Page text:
We wanted to make sure that the blogosphere and our customers have the most accurate information about the company. Below I have included some information from our Vice President of Business Services, Rob Schlacter which should help your readers. I'd like to ask if you can post our enclosed comments."
$2.49 Raster Image Processing Service Charge Ensures First Generation Digital Output; Virus Scanning Claim Is Inaccurate
I understand how customers can be upset by inaccurate information. Let me clarify. At Staples, our commitment is to deliver quality work with a 100% satisfaction guarantee. The $2.49 charge is a "Raster Image Processing" fee; it is not a virus scanning fee. This is used industry wide and retailers often charge it as an additional fee or include it in the overall printout cost.
As we have added expanded media acceptance to our service capability, many customers bring multiple file types using different software applications. The Raster Image Processing process is a part of Staples Copy and Print Centers production standards, ensuring first generation, high quality output to our digital copiers. As technology improves and the industry implements new processes, we will continue to evaluate our service level fees just as we do our everyday retail pricing.
We also understand that customers are getting more tech-savvy. So, stay tuned on how Staples can provide easier solutions like a free file conversion software package coming soon to stores next spring.
Thank you for your continued patronage at Staples. Feel free to reach out to any store manager with questions or email@example.com
Vice President of Business Services, Staples Inc.
Reader comment: Anonymous says: "I am a Staples Copy Center Expert (means I run the copy department at my store). That 'raster image processing' thing consists of conversion to Adobe PDF, nothing more, nothing less. My managers seem to be under the impression that doing this will preserve the customer's original fonts and formatting, because I can't explain to them that that would only work if the customer converted the file to PDF on THEIR end. I usually represent the fee as being for 'setup,' because - in all fairness - our print drivers are really, really complicated; you can't just hit Ctrl+P and get what you want. I think $2.49 is a bit on the outlandishly high side - I'd be in favor of lowering it to $.99 or something - but I don't make the rules. We don't even have a virus scanning program *available to us* on the computer - I think it auto-scans, but the computers are so locked-down that we can't actively scan anything, as that program is not made available for us lowly employees to even *open*, much less operate. I have no idea what the person who said it was a 'virus scanning fee' was smoking."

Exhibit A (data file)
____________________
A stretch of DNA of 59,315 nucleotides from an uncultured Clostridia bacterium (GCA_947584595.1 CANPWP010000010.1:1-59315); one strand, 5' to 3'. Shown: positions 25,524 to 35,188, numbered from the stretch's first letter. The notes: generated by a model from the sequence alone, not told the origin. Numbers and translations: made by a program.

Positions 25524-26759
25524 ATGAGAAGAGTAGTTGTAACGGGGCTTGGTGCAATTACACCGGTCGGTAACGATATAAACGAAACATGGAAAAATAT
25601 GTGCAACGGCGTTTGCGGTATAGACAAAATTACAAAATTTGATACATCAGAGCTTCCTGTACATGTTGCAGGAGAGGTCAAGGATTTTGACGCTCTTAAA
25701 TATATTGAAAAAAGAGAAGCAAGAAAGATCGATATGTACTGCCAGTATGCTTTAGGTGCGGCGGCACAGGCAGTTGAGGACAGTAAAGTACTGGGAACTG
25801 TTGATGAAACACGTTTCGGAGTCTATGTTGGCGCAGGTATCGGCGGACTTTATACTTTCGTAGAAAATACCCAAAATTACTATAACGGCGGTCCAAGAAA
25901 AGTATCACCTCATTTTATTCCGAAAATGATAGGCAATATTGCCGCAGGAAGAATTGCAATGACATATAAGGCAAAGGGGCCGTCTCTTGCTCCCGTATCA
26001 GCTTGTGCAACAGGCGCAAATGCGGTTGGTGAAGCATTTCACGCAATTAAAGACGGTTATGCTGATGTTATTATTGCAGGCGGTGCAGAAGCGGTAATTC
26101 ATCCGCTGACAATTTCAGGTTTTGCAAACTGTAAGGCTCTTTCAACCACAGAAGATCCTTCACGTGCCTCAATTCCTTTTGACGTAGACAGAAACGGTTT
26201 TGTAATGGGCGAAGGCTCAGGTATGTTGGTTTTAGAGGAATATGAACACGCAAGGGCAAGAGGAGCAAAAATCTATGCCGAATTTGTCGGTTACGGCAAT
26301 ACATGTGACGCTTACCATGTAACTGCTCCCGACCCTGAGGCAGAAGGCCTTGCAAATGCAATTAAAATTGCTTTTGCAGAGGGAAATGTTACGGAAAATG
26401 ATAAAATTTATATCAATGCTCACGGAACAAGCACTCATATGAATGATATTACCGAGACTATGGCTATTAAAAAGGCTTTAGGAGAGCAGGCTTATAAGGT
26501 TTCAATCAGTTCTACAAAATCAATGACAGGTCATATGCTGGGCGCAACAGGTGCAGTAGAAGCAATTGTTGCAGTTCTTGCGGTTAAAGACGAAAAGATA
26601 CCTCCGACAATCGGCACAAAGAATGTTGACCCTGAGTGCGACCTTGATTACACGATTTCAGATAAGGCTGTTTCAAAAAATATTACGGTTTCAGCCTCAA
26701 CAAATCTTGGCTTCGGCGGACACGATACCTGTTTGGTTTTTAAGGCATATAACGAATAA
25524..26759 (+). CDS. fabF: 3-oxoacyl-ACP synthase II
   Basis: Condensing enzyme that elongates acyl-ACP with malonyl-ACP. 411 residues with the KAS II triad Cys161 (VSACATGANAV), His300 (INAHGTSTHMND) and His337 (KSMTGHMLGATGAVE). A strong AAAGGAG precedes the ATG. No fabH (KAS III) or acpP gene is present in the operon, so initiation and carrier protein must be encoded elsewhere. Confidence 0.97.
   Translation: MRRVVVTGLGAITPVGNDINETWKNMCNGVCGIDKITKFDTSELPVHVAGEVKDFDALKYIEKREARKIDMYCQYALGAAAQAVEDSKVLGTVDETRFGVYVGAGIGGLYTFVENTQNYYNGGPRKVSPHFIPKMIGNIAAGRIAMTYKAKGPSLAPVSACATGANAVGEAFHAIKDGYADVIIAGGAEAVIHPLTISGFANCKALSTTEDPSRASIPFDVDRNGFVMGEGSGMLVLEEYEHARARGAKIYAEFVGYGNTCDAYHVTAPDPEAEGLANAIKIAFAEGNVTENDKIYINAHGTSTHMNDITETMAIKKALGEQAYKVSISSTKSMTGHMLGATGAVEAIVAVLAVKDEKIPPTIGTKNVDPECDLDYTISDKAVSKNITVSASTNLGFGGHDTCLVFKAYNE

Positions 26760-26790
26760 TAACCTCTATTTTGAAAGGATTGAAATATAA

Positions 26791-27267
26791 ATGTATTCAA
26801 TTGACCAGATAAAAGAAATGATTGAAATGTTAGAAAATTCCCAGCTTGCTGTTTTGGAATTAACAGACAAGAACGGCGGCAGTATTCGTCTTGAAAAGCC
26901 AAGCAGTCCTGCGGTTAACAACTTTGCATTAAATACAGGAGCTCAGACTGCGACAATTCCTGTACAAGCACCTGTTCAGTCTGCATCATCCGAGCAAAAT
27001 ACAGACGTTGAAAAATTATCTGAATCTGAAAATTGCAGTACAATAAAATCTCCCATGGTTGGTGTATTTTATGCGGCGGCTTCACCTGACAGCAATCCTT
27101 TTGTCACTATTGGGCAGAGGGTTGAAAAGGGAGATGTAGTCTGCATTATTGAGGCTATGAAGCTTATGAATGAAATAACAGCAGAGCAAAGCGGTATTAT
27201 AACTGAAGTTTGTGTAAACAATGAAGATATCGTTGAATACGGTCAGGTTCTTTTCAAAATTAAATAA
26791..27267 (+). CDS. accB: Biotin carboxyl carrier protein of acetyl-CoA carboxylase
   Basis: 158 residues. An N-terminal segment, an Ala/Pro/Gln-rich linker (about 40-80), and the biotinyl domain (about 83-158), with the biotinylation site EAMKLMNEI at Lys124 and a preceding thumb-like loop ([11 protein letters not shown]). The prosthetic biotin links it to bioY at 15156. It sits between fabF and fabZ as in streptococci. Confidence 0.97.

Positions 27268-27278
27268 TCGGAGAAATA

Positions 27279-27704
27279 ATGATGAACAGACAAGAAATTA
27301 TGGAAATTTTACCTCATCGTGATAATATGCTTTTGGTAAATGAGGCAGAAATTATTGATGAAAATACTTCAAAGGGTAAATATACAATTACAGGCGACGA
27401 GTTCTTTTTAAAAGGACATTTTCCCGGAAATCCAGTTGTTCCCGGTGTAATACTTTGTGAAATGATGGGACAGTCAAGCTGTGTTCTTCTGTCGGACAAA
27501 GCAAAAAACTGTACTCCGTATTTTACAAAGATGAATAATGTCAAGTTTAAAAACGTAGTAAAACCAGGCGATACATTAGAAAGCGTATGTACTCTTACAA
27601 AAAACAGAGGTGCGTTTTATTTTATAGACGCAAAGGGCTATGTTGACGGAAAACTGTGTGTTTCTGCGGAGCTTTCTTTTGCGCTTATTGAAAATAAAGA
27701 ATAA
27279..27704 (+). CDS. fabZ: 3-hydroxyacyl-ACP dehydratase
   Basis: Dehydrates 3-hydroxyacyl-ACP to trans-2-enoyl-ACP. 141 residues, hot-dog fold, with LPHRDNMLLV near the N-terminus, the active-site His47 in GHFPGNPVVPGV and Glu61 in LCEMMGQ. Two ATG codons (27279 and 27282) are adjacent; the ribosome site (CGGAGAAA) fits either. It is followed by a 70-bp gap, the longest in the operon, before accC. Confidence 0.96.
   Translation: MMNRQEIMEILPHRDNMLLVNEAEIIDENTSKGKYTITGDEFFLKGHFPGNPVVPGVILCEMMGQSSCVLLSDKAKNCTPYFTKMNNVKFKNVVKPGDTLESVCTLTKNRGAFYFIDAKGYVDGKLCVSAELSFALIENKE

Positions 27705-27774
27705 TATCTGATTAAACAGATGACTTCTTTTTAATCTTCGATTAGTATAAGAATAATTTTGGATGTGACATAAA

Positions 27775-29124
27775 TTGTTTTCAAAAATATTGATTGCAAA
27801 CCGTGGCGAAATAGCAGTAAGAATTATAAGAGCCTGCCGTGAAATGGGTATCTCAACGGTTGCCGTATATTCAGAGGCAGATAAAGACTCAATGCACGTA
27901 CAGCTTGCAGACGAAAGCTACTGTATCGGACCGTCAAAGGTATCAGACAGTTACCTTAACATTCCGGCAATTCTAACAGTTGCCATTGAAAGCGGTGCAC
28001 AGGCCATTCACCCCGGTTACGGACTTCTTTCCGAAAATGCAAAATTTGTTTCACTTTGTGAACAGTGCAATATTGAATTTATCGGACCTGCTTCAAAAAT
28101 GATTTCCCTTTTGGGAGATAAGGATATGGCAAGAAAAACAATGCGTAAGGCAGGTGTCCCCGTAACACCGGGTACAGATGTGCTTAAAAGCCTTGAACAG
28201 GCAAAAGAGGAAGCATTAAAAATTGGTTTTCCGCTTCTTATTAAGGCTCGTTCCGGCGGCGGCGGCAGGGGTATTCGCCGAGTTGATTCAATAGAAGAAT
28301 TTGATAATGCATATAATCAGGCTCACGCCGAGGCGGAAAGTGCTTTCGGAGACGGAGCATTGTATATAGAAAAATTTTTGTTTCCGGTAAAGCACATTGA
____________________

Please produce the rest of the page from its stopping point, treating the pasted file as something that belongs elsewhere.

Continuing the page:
Reader comment: Fishcake says: "It's nice to know the fee is not for virus scanning. If the fee is for file format conversion, the obvious question for Staples is: why don't you tell your customers what format to save their files as, so they can avoid a huge fee? You could even include specific parameters. Not everybody will want to bother, but those of us with acrobat or whatever are already paying for the ability to save our works in many different formats. At least give us a reduced fee."
Reader comment: Nate MC says: "I was using Staples almost weekly because the woman at the copy center was very cute and she never mentioned a fee. A month later I had a different person help me out and he didn't even tell me about the fee until he made the copies. I was able to get him to waive it and he said that some people don't charge for it and it was optional. I made a point to tell him that it's a pretty big fee to sometimes have to pay and sometimes not based on who is working, but it was the last time I ever used them to make my copies.
"I always saved my documents as a PDF to help them out as I used to work in a press related industry and understand the importance of correct file formats. FedEx Kinkos & OfficeMax have never charged me a fee for bringing them PDFs on disk.
"Vote with your wallets, if you stop using them they will stop charging the fee."
Mark Frauenfelder is the founder of Boing Boing and the editor-in-chief of MAKE and Cool Tools. Twitter: @frauenfelder. Come and hear Mark speak at the ALA conference in Chicago on July 1.